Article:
Some 30 to 40 million Americans grind their teeth at any given point during the day or night. Many don’t even experience any pain, but that’s changed during the pandemic.

MarketWatch photo illustration/iStockphoto

Americans are fighting through the coronavirus pandemic tooth and nail.

Since March, Americans have seen their family, work and home lives disrupted by the pandemic. The hardest hit have lost loves ones to COVID-19, lost their jobs, or lost their homes. Others have learned new routines around working from home, learning remotely and not seeing friends and family as often as they would like. 

Even with early promising vaccine news, health experts have warned that it could be a year or more until daily life begins to return to normalcy. In the interim, many Americans are taking their anxiety, frustration, anger and stress out on their jaws and teeth.

“There’s effectively an epidemic of jaw muscle pain in the country right now because of COVID,” said Dr. Mark Drangsholt, chair of the Department of Oral Medicine at the University of Washington’s School of Dentistry. 

It’s normal for him to see patients experiencing orofacial pain (pain the mouth and face), because one of the clinics where he works specializes in that problem. But since March, he said, it’s “been overrun with patient requests.”

“Every day now I get texts, phone calls, emails, from physicians, dentists, and patients trying to get into our clinics,” he said. “It’s hard to know what it’s directly related to, but there does seem to be a relationship between stressors.”

When Drangsholt initially meets with patients experiencing orofacial pain he evaluates both physical and psychological aspects. If he determines that the patient is most likely experiencing orofacial pain as a result of anxiety or depression, which are common root causes of the pain, he’ll often refer them to psychologists within the university. 

But like him, “they’re completely maxed out,” and cannot take on new patients now.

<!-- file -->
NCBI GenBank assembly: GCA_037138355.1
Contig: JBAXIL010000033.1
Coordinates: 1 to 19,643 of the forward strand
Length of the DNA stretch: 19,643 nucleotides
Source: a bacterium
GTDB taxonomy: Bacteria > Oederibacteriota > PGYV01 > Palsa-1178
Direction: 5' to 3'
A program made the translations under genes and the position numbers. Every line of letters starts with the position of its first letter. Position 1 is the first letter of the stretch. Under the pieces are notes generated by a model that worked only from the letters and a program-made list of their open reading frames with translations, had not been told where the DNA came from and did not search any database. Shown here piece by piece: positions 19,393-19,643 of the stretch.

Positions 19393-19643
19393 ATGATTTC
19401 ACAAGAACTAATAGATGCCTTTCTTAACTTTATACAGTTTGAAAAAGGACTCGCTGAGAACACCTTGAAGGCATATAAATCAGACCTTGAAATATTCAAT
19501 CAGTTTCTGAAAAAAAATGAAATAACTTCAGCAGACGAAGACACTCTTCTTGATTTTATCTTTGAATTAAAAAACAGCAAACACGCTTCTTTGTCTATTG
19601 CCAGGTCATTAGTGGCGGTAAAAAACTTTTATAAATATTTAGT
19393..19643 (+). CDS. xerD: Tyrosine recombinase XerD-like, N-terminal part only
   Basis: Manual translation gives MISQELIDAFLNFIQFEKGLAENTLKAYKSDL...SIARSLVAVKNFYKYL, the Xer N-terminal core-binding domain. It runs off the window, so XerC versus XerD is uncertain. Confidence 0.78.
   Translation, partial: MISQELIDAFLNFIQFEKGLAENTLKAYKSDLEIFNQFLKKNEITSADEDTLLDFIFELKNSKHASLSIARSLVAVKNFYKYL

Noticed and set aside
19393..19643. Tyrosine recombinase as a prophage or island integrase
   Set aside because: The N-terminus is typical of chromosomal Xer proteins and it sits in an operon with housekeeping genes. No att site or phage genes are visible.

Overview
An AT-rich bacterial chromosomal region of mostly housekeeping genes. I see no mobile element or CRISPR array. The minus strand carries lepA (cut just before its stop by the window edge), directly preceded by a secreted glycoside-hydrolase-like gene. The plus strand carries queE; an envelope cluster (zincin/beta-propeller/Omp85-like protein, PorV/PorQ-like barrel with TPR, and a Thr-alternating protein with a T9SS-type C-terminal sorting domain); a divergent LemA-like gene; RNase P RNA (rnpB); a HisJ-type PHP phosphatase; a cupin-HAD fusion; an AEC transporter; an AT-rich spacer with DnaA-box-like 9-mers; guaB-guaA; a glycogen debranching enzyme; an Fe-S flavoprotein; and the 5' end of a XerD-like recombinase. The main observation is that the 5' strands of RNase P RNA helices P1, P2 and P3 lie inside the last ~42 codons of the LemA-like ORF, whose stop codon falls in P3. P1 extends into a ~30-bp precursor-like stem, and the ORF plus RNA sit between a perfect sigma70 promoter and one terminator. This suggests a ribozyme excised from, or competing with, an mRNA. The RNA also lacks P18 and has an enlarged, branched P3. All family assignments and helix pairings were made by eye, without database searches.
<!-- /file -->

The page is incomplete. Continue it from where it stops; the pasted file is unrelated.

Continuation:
Dentists across the country are seeing an uptick in patients experiencing pain from grinding or clenching their teeth

It’s been well-documented during the pandemic that people have suffered from poorer sleep quality as a result of heightened anxiety and depression. That tends to correspond with more intense teeth grinding and jaw clenching, a phenomenon referred to as bruxism, said Dr. Thomas Sollecito, a professor and chairman of the Department of Oral Medicine at the University of Pennsylvania’s Dental Medicine School.

“It’s the COVID stress that’s causing this bruxism,” he said. “You either take it out on your teeth or you take it out your jaw muscles.”

The consequences of bruxism can include mild to severe headaches, fracturing or breaking a tooth or a tooth filling, he said. 

‘It’s the COVID stress that’s causing this bruxism. You either take it out on your teeth or you take it out your jaw muscles’

— Dr. Thomas Sollecito, a professor and chairman of the Department of Oral Medicine at the University of Pennsylvania’s Dental Medicine School

People frequently aren’t aware of the fact that they grind their teeth during the day, and even more people aren’t aware that they do so at night, which is why dentists often recommend patients wear mouthguards at night if they’re prone to grinding their teeth. 

That important because “you can generate two to three times the maximal force you can during the day in the middle of the night,” Drangsholt said. 

“It’s not that people suddenly start grinding their teeth when they’re stressed,” said Dr. Romesh Nalliah, associate dean for patient services at the University of Michigan School of Dentistry. “It’s usually that they have an underlying habit that’s minor and then when they’re stressed it becomes more severe and it starts affecting their life in different ways.”